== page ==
Editorial from the July 1947 issue of the Socialist Standard
The Conservative Party issued during May a statement of policy called “The Industrial Charter,” and a keen discussion at once arose as to whether all or only some of it was lifted from the Labour Party's programme. The Daily Herald called it “an unappetising rehash of Labour’s progressive policies” (May 12th, 1947). The Times, in an approving comment on the same day, said that a striking feature of the Charter “is the area of common ground with the Government.” The Express disliked it because it is “simply another version of the old planned economy of the Socialists,” and the Chronicle liked it for the same reason—“Many of the Conservative proposals are common ground with the Liberals or even Labour.”
Much of the interest centred round Nationalisation. As Socialists (but not Labourites) expected, the Conservatives are not going to undo the main work of the Labour Government of extending nationalisation or State capitalism. They do not intend, if returned to office, to denationalise the coal industry, the railways or the Bank of England. All they propose is to “examine and modify the methods” by which the coal industry is now being managed, and restore “a wide measure of freedom” to sections of the road transport industry. (Daily Telegraph, May 12th, 1947.) On the Bank of England the Report says
“We would not repeal the whole of the Bank of England Act, but we should re-examine the powers of the Bank to give directions to the commercial banks.”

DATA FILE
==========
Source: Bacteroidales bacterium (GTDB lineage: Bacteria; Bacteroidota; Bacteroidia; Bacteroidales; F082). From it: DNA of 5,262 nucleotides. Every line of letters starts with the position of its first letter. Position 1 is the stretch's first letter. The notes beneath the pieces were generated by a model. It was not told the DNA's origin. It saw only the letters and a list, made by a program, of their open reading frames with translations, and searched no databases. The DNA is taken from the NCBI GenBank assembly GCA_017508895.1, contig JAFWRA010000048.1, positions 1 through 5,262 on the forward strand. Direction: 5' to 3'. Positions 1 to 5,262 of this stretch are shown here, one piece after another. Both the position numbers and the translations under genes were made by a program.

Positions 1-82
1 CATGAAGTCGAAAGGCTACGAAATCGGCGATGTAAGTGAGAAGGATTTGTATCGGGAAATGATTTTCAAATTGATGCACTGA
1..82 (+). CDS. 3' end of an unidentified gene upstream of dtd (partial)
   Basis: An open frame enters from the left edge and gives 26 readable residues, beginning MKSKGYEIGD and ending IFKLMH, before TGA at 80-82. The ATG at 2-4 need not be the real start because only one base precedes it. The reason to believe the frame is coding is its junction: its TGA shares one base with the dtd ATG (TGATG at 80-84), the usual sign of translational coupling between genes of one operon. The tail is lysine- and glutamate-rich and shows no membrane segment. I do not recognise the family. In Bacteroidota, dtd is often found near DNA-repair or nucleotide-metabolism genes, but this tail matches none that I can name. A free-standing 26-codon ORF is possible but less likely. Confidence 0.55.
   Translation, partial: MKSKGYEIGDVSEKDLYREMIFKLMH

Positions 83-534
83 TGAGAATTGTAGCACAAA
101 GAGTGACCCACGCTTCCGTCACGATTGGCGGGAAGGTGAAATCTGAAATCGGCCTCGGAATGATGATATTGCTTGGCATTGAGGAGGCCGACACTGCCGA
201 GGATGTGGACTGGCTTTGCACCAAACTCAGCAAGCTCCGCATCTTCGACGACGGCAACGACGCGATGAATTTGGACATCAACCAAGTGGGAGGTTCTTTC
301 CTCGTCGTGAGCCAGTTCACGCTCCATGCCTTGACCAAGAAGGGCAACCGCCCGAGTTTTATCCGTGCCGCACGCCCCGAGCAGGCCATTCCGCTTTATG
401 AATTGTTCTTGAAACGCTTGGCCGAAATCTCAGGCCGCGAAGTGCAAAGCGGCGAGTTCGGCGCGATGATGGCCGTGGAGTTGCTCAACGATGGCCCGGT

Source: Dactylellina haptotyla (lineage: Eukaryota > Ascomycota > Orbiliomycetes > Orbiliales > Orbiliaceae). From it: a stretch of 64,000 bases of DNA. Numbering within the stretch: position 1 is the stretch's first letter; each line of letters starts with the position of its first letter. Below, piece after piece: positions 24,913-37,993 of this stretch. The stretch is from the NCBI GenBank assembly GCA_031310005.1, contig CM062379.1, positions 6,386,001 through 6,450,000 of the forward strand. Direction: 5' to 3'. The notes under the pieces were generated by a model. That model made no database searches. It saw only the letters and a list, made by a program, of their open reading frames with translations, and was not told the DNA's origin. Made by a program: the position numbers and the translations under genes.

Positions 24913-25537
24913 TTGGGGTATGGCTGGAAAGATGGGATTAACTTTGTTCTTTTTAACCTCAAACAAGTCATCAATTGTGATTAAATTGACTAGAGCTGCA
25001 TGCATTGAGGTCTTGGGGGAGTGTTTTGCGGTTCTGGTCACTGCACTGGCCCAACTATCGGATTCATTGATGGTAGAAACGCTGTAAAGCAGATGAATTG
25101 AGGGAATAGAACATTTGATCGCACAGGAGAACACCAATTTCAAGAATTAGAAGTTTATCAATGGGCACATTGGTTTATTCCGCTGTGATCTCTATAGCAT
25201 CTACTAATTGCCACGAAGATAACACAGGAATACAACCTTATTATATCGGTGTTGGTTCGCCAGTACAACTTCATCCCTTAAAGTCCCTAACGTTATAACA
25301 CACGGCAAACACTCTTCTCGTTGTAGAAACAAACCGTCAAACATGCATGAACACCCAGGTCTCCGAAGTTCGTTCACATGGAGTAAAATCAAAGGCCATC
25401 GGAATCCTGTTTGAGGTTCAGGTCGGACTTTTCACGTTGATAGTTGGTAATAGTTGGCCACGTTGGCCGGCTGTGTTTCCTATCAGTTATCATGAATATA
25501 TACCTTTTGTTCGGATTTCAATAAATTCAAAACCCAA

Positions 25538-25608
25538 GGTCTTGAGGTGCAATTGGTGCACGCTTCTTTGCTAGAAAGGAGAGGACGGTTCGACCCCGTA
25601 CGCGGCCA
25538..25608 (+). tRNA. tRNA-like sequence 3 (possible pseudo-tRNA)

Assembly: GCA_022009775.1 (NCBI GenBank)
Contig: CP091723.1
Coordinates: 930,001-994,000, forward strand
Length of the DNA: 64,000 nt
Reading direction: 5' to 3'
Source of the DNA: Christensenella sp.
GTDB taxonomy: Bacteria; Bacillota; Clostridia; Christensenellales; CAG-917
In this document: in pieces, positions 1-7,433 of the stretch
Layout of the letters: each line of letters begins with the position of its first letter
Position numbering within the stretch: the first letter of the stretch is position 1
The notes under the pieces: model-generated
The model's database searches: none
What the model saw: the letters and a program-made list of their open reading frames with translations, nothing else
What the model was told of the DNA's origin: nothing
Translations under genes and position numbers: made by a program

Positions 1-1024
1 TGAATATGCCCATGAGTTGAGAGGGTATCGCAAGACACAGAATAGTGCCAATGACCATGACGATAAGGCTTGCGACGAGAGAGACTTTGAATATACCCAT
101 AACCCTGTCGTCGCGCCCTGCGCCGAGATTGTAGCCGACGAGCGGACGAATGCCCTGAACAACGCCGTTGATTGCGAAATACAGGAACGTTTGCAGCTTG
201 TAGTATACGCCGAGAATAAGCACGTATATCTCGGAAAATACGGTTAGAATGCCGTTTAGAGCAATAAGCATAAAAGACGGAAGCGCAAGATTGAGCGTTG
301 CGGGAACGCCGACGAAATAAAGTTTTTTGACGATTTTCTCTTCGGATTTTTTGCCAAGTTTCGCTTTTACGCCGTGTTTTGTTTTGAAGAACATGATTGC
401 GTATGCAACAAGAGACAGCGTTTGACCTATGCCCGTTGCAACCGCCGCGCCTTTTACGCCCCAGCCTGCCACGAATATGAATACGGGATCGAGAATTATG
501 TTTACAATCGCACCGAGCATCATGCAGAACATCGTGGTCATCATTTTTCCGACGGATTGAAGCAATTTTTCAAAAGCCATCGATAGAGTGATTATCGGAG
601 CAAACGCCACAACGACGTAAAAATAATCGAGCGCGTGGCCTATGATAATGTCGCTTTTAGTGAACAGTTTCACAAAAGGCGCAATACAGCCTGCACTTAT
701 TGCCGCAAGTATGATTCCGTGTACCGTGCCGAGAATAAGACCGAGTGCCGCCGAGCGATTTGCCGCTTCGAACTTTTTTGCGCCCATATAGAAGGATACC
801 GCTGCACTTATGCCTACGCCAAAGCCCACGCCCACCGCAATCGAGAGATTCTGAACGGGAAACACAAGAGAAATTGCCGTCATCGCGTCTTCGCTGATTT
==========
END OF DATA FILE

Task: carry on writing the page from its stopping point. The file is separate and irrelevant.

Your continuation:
On the other hand, the Report does oppose the nationalisation of iron and steel, a question about which Labour Party opinion is also to some extent divided.
In short, as nationalisation does not touch the foundations of capitalism, and as the capitalists themselves accept the need in their own interests to control big monopolies, the Tory Party is letting it be known that they will continue the Labour Government’s main schemes of nationalisation. The vague talk about re-examining the methods is partly a serious intention to modify the machinery of control but is put in chiefly as a sop to the more stupid die-hards, who cannot see that changes in the direction of increased State control are necessary to capitalism itself.
These questions are capitalist questions, and it is fitting to conclude by referring to the interest of the working-class. While Tories and Labourites squabble about which of them has been responsible for introducing the largest amount of nationalisation, a bit of working-class realism comes on the scene, from Post Office workers who have had enough experience to know what it means to its wage-slaves. The Daily Worker (May 13th, 1947) reproduced extracts from a telegram sent to the Post Office Workers’ Conference by the East Central District Office No. 1 Branch. It appealed to Conference to “reform the State sweatshop and ease our present plight.” With an eye on the Government’s work harder posters the telegram said, ‘‘We work and want.”